Tuesday, January 30, 2007

Stopping Corruption in Iraq: Every Little bit Helps!

Bill Ardolino has just returned from an embed with Marines in Fallujah. Bill blogs from: INDC Journal. It appears that one of his posts caused quite a stir with a certain Iraqi Army General.

January 30, 2007
Ghost Soldiers Follow-Up: Backstory and Hopeful Signs of Accountability in Iraq

Posted by Bill

I'd learned about how ghost soldiers were bleeding manpower and pay from the Iraqi Army on the 17th of January, when an outgoing Military Transition Team (MiTT) member angrily complained about security operations compromised by thin Iraqi Army units that were purposefully undermanned to skim payroll. Within 24 hours, his gripe had been verified to me by several American and Iraqi sources, and it quickly became apparent that logistical and manpower difficulties partly stemming from corruption were a major impediment to the success of Iraqi Army units operating in Falllujah.
I was awakened late at night on the 18th by a marine corporal who informed me that Brigade MiTT Commander Lt. COL Clayton Fisher requested my presence as soon as possible. I walked over to Fisher's office and found the MiTT leadership in a state of slightly tense animation; the Lt. COL asked me to use my web research skills to find an article about Iraqi Army Second Brigade Commander General Khalid Juad Khadim that was apparently causing quite an uproar among the Iraqi soldiers, the Arab media and the general himself. Searching on the name of the former MiTT commander quoted in the piece, it wasn't long until I'd found Ned Parker's Times of London article exposing endemic corruption in the Iraqi Ministry of Defense and the Iraqi Army.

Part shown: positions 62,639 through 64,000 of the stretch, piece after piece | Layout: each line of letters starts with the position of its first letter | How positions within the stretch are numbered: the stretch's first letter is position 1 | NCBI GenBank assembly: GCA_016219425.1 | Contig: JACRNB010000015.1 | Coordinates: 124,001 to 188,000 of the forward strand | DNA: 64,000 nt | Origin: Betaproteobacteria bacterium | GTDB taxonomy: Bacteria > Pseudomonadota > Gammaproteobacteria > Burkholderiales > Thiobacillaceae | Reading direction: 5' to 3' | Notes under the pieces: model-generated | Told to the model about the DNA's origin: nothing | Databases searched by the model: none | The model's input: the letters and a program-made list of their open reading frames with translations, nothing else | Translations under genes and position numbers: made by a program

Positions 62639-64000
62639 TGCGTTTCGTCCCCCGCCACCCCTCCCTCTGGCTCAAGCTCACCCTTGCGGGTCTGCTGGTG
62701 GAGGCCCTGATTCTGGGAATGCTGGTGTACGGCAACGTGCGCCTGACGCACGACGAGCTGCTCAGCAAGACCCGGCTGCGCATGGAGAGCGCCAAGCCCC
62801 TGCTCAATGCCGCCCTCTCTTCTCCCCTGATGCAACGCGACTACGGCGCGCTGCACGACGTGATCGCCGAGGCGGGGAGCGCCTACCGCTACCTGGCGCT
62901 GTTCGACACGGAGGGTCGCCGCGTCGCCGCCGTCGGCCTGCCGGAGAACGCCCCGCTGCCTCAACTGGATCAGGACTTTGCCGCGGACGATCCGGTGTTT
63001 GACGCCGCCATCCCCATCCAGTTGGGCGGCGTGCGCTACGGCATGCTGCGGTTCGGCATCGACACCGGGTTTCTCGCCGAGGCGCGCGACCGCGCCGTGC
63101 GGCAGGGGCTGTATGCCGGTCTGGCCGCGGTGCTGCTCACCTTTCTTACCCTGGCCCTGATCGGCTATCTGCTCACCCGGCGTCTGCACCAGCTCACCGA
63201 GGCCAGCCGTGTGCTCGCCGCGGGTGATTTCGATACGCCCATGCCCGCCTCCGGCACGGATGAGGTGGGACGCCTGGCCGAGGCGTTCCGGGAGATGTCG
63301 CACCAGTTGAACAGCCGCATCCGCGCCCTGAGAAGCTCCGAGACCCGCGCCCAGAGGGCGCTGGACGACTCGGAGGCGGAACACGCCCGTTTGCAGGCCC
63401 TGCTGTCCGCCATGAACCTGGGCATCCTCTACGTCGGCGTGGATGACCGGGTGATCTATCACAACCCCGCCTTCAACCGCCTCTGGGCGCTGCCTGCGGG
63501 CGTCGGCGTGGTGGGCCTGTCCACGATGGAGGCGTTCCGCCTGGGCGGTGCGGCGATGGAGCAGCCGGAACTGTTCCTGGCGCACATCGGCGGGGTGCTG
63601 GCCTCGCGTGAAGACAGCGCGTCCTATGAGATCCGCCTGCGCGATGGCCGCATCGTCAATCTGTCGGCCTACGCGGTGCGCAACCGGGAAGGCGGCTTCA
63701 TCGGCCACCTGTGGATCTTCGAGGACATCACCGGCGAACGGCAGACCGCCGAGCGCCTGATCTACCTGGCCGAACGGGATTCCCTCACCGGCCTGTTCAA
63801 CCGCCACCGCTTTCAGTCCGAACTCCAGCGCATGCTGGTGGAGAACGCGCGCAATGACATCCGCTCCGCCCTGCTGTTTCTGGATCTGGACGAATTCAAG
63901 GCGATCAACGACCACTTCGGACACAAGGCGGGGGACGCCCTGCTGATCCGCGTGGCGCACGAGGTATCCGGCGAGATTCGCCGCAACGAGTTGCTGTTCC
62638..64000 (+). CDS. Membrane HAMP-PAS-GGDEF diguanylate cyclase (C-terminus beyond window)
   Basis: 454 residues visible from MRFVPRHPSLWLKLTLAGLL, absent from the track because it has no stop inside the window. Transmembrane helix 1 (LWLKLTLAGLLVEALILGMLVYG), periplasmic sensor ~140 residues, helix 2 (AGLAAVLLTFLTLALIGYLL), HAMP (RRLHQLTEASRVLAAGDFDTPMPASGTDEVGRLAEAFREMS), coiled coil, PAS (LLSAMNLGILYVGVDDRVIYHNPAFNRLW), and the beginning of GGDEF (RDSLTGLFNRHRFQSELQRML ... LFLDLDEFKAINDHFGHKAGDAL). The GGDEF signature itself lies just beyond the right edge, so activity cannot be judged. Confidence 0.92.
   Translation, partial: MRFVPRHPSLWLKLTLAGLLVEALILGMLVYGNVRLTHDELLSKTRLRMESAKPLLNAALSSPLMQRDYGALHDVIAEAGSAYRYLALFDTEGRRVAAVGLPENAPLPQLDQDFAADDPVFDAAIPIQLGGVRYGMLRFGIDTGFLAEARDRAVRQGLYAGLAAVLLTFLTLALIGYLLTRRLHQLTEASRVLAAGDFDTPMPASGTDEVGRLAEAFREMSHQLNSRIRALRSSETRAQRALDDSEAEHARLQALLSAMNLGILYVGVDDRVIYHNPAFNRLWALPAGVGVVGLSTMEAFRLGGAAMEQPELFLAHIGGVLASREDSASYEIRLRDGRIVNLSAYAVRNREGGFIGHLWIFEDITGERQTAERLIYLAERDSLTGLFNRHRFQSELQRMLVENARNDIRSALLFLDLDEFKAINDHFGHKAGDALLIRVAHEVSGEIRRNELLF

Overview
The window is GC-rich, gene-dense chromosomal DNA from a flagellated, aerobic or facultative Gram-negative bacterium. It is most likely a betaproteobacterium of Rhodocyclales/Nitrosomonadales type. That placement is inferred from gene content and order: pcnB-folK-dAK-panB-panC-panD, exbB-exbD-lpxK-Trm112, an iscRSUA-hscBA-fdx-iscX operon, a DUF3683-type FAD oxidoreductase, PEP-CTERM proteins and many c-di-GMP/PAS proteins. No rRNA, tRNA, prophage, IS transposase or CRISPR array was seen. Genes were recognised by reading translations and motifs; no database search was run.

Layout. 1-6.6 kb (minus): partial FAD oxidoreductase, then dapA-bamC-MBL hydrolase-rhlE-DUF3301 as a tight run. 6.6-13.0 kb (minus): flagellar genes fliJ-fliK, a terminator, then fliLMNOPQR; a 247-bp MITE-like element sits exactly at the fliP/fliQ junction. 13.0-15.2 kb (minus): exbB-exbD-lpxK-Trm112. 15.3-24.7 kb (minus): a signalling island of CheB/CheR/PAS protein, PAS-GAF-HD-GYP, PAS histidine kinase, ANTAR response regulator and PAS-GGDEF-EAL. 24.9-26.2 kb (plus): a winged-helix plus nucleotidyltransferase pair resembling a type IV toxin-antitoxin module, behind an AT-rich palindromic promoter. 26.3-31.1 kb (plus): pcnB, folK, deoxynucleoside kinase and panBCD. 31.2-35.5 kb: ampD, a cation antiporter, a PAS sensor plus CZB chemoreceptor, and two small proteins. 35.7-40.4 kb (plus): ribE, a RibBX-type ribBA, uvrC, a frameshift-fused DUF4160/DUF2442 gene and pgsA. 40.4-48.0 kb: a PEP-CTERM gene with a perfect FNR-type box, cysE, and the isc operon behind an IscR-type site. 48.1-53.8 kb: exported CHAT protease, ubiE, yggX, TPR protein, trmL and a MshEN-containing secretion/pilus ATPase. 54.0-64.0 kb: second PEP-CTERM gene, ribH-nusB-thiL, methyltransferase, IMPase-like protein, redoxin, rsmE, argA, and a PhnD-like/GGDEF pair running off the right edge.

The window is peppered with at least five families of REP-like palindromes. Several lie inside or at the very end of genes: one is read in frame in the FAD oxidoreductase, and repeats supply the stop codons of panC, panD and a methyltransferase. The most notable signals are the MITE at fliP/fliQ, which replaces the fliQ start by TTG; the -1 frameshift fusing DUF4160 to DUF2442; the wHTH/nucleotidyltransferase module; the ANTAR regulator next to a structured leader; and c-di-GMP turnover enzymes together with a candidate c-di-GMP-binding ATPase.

Having learned of the extent of this corruption in the days prior, I could see that the article was accurate except for one significant piece of information: the Iraqi general specifically accused of stealing payroll in Fallujah was not "ousted," as the article claimed, but was in fact still in command and sitting in an office 30 yards from me as I read the premature report of his professional demise. And boy, was he ticked off.

In between initially futile diplomatic missions to the general's office by the MiTT leadership, the marines staged their weapons in "Condition One" (loaded and ready) and moved me from my solo bunk to share a room with a marine; the coincidence that a journalist was embedded with the Iraqi Brigade on the same day that the Times story broke was not lost on the Americans nor the Iraqi Army officers, and the marines were prudently cautious about the potential for flaring tempers. In addition, the direct quotes in the Times article from former MiTT commander Lt. COL Teeples caused a rift of suspicion and distrust between the Khalid's staff and the current MiTT members. In my case, aside from receiving a few poisonous looks from members of Khalid's security detail, nothing came of the ill will.